Disney Animated Features
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Release Date: Christmas Day, 1963

My original text for this node:

All true, but I'll add some to it now. The film was based on a book of the same name by T.H. White, author of The Once and Future King. As was typical, Disney took several liberties with the source material, but, despite protestations by purists, that's what needs to be done to create a viable animated feature.

The film garnered one Academy Award nomination: Best Music, Scoring of Music, Adaptation or Treatment, for George Bruns.

Other than that, there isn't much to say about this relatively unassuming film. It's good entertainment while it lasts, and if helps get kids interested in the stories of King Arthur, all the better. Of course, the same could be said for Monty Python, too.

Postscript: I just realized something. This film was released a mere 33 days after the assassination of John F. Kennedy, whose administration has often been referred to as Camelot. Isn't it ironic?

Information for the Disney Animated Features series of nodes comes from the IMDb (www.imdb.com), Frank's Disney Page (http://www.informatik.uni-frankfurt.de/~fp/Disney/), and the dark recesses of my own memory.

The Sword in the Stone

A familiar motif in Arthurian legend. There are actually two swords that can be called the Sword in the Stone, and neither of them should be identified with Excalibur.

The earliest mention seems to be in Robert de Boron's Le Roman du Graal, in the "Merlin" section, which is believed to be dated around the year 1200.

Utherpendragon has died, leaving Logres without a king. Entor, Arthur's foster father, made his son Kay a knight at All Hallows; now at Christmas, they have gathered with the other knights, noblemen, and bishops to determin a new king. In a churchyard appears a stone, upon which there rests an anvil, and in the anvil a sword. None can draw the sword but the rightful king of Logres. Kay's squire, his foster brother Arthur, accidentally leaves Kay's sword behind during a tournament; Arthur goes searching for a sword, and finds the one in the churchyard. He pulls it, frees it, and gives it to Kay, who goes to Entor and claims that he pulled it. Entor doesn't believe him, but instead learns that Arthur is the one who pulled the sword. Entor presents Arthur to the nobles and bishops, who watch him perform the act again; still, they don't believe it. They make Arthur wait until Candlemas. Again, he pulls the sword. They make him wait until Easter. Again, he pulls it, and finally it is agreed that Arthur will be crowned at Pentecost.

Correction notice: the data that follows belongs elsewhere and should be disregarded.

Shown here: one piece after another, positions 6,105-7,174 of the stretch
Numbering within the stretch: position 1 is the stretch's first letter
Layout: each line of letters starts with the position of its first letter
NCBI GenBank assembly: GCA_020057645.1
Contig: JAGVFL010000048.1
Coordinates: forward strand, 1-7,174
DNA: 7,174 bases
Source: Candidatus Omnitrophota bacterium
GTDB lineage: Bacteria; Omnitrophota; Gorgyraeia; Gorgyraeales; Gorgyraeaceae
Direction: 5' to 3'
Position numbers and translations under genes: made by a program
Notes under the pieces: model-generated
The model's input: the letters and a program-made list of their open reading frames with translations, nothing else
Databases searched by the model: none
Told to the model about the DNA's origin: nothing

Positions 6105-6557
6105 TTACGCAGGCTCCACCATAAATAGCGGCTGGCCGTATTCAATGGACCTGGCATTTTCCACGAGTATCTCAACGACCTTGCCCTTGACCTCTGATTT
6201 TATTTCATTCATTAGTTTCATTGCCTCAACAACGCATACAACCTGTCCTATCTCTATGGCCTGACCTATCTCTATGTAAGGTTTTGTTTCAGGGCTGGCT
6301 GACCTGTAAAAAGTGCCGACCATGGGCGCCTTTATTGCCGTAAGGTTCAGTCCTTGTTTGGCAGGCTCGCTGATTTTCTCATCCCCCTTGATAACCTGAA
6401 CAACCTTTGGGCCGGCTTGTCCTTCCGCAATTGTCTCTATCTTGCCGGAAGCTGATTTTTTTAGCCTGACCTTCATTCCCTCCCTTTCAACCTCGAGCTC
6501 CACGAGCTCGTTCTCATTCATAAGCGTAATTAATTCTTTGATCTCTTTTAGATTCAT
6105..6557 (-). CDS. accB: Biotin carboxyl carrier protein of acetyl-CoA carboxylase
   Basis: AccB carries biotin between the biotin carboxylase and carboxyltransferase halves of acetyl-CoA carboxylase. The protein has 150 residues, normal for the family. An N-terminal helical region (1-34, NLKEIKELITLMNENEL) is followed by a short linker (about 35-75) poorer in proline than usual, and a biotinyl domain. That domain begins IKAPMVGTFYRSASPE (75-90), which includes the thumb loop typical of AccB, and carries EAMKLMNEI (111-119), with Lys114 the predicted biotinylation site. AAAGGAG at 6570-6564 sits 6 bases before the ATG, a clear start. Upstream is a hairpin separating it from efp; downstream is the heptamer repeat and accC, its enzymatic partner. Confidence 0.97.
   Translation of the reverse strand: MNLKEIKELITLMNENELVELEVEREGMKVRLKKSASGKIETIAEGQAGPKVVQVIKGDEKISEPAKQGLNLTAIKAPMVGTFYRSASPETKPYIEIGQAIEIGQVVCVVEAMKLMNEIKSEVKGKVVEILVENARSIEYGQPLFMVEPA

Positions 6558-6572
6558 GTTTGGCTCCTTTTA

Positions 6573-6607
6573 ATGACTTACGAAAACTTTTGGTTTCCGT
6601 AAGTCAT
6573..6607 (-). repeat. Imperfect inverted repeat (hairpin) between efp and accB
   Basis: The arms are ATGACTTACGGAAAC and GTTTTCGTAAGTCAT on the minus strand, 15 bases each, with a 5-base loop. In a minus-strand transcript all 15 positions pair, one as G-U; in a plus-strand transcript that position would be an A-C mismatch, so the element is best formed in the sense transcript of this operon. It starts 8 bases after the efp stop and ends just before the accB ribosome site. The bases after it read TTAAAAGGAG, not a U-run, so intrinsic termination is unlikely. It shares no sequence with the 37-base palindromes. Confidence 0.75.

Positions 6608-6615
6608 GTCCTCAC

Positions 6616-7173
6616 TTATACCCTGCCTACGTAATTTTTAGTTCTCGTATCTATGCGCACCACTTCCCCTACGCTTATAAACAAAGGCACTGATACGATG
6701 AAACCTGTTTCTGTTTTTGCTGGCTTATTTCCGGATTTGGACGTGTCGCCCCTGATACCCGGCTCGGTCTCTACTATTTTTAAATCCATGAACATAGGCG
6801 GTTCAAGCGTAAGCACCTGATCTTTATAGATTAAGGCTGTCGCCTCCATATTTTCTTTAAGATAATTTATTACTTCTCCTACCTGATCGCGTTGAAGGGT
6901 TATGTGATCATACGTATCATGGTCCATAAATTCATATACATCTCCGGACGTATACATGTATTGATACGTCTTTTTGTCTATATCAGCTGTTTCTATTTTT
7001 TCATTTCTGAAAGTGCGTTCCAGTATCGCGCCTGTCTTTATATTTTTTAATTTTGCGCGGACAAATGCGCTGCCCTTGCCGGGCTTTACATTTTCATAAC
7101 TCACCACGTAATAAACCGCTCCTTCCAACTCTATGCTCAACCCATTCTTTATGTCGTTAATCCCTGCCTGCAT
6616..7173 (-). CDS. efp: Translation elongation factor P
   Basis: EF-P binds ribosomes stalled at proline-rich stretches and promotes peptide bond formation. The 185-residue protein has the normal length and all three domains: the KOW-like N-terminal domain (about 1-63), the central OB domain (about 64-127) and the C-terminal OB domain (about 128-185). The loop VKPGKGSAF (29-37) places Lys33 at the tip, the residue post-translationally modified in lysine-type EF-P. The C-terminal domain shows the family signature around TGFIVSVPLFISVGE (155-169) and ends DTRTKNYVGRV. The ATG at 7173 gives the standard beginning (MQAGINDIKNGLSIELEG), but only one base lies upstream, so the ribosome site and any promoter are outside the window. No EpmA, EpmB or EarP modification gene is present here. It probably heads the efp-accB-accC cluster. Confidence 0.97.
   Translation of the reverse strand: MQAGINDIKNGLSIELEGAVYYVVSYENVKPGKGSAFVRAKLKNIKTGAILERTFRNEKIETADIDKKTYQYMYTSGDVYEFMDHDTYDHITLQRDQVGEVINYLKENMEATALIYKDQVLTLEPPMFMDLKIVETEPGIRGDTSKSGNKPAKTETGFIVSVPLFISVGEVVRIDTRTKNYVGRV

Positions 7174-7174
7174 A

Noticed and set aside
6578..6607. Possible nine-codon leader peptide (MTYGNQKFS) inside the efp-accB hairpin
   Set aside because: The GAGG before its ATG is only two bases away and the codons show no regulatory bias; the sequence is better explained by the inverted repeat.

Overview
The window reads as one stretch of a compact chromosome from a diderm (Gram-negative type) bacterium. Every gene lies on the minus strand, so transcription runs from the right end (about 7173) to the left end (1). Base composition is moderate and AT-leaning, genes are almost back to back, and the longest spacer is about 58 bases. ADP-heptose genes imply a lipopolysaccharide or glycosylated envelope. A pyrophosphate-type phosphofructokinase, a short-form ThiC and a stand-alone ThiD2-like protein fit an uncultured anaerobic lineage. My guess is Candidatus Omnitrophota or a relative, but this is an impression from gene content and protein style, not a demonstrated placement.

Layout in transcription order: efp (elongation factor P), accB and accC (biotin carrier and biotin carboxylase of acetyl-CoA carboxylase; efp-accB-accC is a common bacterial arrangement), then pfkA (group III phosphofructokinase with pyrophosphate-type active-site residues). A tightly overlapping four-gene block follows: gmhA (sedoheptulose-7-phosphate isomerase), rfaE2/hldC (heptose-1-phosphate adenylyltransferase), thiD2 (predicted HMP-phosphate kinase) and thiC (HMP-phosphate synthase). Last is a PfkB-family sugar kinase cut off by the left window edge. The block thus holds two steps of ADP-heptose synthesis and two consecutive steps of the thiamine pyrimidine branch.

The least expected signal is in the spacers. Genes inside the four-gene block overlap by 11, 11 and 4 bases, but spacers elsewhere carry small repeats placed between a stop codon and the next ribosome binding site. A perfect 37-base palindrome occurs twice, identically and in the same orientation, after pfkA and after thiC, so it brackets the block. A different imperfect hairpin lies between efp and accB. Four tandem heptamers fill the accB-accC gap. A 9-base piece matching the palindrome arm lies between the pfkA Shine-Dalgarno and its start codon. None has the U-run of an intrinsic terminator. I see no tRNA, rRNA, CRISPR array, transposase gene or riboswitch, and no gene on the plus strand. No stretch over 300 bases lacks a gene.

This version is the most popular, and is later found in the Lancelot - Grail Cycle version, and later in Malory's Le Morte d'Arthur, nearly three hundred years later.

This sword is not Excalibur, though modern retellings sometimes makes that mistake. According to Malory, the sword of the stone was actually broken when Arthur fought King Pellinor early in his career. Merlin then took Arthur to a lake wherein dwelt the Lady of the Lake. Arthur rows to the island in the middle of the lake "as fair a place as any on earth, and richly beseen", and a damsel came to Arthur and gave him the sword. Now, as Geoffrey of Monmouth states that Excalibur came from Avalon, this island is likely meant to be Avalon.

According to the Lancelot-Grail version, there is a second Sword in the Stone, which appears towards the end of Arthur's reign. On Pentecost, there is seen in the river outside Camelot a stone with a sword sticking out of it. That same day, Galahad appears at court, sitting in the Siege Perilous. He has no sword, so Arthur suggests this new sword in the stone. Galahad pulls it, and the quest for the Grail begins.

Now, there are two things worth noting. First, it is made sure in the text that Galahad's appearance means the end of the enchantments and wonders of Britain--and thus the end of Arthur's reign. The sword in the stone motif then acts as bookends for Arthur's career.

Secondly, it is interesting to note the says upon which Arthur pulls the sword from the stone. The events begin with All Hallows, and pass through Christmas, Candlemas, Easter, and Pentecost. Oddly enough, these dates correspond not only to Christian holy days, but to Celtic and Germanic pagan holy days: All Hallows being Samhain, Candlemas being Imbolc, and Pentecost being around Beltane, and all three being major Celtic holy days; while Christmas and Easter are also the Germanic holidays of Yule and Ostara. The melding of medieval Christian and early Pagan holidays and their significances shine through in the Arthurian mythos, itself a mélange of Pagan and Christian themes.

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